Another bread-and-butter tip is to make sure your various author social media all point back to your professional author website by including your website link in your bio and in your posts. On websites, I like to use WIX. Feel free to check out my own (http://ryanpfreeman.com) as a design example. You want all of your various platform audiences knowing where to go because, in actuality, the end goal is have them sign up for your email list. Then you can promote all of your book releases and author events right to their inboxes. AND, since they went through all that effort to sign themselves up, you know they're, you know, actually interested in what you do. Another great way to promote yourself online (You are the Brand) is through blogging (you're reading one right now, you know). Don't just limit yourself to writing about writing either - talk about your other hobbies, interests, and life experiences. When possible, invite guest bloggers on to vary your content (and network), too!
One of the roadblocks authors and even business owners can run into at times is the proverbial creative dry spell. Similar to writer's block, it leaves you stumped on what to crank out next. With social media, content is king. Statistically, you're much more likely to engage people with pictures or videos than just plain old words. Hashtags (you know, pound signs) are essential too. For writers, good examples of #'s are things like #amreading #books #writercommunity #fantasy (or whatever genre) - you can also hashtag major cities if you know where your readers tend to live, too. Here's where having a presence on Pintrest helps! Make boards on Pintrest for your books - then, whenever you need a cool image, just pop on and Buffer it. Now, I can already hear a few of you cringing about the all-sacred copyright infringement laws... here's the thing, so long as you are not claiming it as your own or attempting to sell the image, it's easy-come easy-go. If it really bothers you, credit the artist - or heck, even invite them to do a guest blog on your author website because you adore them so much. Feel free to check out my own Pintrest (https://www.pinterest.com/ryanpfreeman/) for ideas and examples.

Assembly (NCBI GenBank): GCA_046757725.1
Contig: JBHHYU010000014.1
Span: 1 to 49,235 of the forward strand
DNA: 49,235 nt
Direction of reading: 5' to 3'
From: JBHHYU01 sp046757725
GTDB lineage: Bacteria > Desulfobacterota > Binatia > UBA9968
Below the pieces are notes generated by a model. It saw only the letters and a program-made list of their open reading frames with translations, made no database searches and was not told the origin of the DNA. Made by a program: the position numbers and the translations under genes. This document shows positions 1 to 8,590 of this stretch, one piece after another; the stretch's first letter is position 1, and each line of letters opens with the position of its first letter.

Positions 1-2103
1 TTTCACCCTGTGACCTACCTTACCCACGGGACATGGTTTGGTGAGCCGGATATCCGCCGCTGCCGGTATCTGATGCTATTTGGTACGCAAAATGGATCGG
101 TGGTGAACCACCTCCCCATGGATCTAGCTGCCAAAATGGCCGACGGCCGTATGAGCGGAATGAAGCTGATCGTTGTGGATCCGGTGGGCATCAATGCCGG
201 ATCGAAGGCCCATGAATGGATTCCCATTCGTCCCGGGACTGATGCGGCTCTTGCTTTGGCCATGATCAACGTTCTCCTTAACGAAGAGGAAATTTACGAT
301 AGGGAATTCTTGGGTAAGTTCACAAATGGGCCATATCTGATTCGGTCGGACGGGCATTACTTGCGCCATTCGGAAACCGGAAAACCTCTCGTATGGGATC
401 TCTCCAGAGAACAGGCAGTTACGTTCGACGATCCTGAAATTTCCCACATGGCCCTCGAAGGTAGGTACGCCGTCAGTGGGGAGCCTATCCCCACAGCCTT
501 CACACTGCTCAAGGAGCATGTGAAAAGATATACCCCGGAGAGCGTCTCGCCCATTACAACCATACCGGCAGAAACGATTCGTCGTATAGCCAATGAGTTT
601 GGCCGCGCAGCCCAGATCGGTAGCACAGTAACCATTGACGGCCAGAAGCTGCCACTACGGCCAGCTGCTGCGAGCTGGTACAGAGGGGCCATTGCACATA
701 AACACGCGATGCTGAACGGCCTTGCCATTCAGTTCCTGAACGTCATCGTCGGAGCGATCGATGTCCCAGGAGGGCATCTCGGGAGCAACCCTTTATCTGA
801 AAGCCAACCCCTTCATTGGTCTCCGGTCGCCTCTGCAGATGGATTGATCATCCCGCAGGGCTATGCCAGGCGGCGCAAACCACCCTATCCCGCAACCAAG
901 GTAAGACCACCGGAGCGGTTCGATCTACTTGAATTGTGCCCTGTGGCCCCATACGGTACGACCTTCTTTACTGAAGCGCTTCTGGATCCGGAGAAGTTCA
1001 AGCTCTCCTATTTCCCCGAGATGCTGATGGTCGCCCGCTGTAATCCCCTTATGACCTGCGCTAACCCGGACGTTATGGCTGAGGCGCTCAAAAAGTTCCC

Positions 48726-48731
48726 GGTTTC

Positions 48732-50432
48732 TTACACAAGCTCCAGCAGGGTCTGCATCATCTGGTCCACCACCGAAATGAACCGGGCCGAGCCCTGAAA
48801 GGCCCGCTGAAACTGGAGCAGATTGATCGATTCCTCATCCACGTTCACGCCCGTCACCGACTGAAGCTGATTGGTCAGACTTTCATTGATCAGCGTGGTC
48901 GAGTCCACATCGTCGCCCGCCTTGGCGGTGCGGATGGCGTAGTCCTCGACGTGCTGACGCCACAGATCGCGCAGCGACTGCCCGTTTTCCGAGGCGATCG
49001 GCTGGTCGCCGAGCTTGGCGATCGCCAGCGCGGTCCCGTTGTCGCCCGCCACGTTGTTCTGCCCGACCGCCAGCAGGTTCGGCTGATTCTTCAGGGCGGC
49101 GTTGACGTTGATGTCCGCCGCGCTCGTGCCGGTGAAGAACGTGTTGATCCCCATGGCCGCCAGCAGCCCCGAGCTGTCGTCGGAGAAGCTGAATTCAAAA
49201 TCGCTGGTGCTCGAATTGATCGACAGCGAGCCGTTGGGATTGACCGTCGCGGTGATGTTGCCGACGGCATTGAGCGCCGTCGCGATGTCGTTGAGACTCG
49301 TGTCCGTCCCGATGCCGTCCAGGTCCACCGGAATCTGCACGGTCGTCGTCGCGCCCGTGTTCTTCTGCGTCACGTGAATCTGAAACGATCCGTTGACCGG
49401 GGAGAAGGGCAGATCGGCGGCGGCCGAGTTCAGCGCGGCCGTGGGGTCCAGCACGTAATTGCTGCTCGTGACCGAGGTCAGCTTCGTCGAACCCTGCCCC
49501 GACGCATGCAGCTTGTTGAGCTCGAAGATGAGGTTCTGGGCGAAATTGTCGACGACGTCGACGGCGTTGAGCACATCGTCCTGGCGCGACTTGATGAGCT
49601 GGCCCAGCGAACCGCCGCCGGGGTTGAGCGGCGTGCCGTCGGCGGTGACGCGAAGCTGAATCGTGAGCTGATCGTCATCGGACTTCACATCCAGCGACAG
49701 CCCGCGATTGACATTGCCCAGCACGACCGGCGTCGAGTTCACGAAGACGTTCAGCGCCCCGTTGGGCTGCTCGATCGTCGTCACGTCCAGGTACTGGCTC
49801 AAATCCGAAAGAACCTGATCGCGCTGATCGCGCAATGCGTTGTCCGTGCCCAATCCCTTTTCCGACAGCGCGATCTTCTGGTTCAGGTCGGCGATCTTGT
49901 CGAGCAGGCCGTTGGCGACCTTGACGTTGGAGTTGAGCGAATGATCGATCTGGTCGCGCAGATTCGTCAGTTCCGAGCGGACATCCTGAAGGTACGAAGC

Other ways to have great posts include making soundtracks to your books with playlists on Youtube (here's mine: https://www.youtube.com/channel/UCC842rl532nDJIudFcjwcqw/playlists?view_as=subscriber), you can always like and grab quotes off Goodreads too; or update us with whatever you're #currentlyreading... and look around at what others are doing. Find ways to share real-life events - like the first time you get your new book's physical proofs in or live updates from signings or writing cons like Gateway to Publishing Conference and Convention. People like to share the moment with you - so let them!
Lastly and most importantly, being on social media is not about being rude. It's not about rotting your brain or ignoring people. Social media is a relatively new way for human beings to communicate with each other - share life with each other - live together with one another despite distance or international time zones. Being on social media is about relationships. And in our case, we're writing because it's what we love to do - and more often than not, other people are just waiting to love our author journey shotgun right along with us.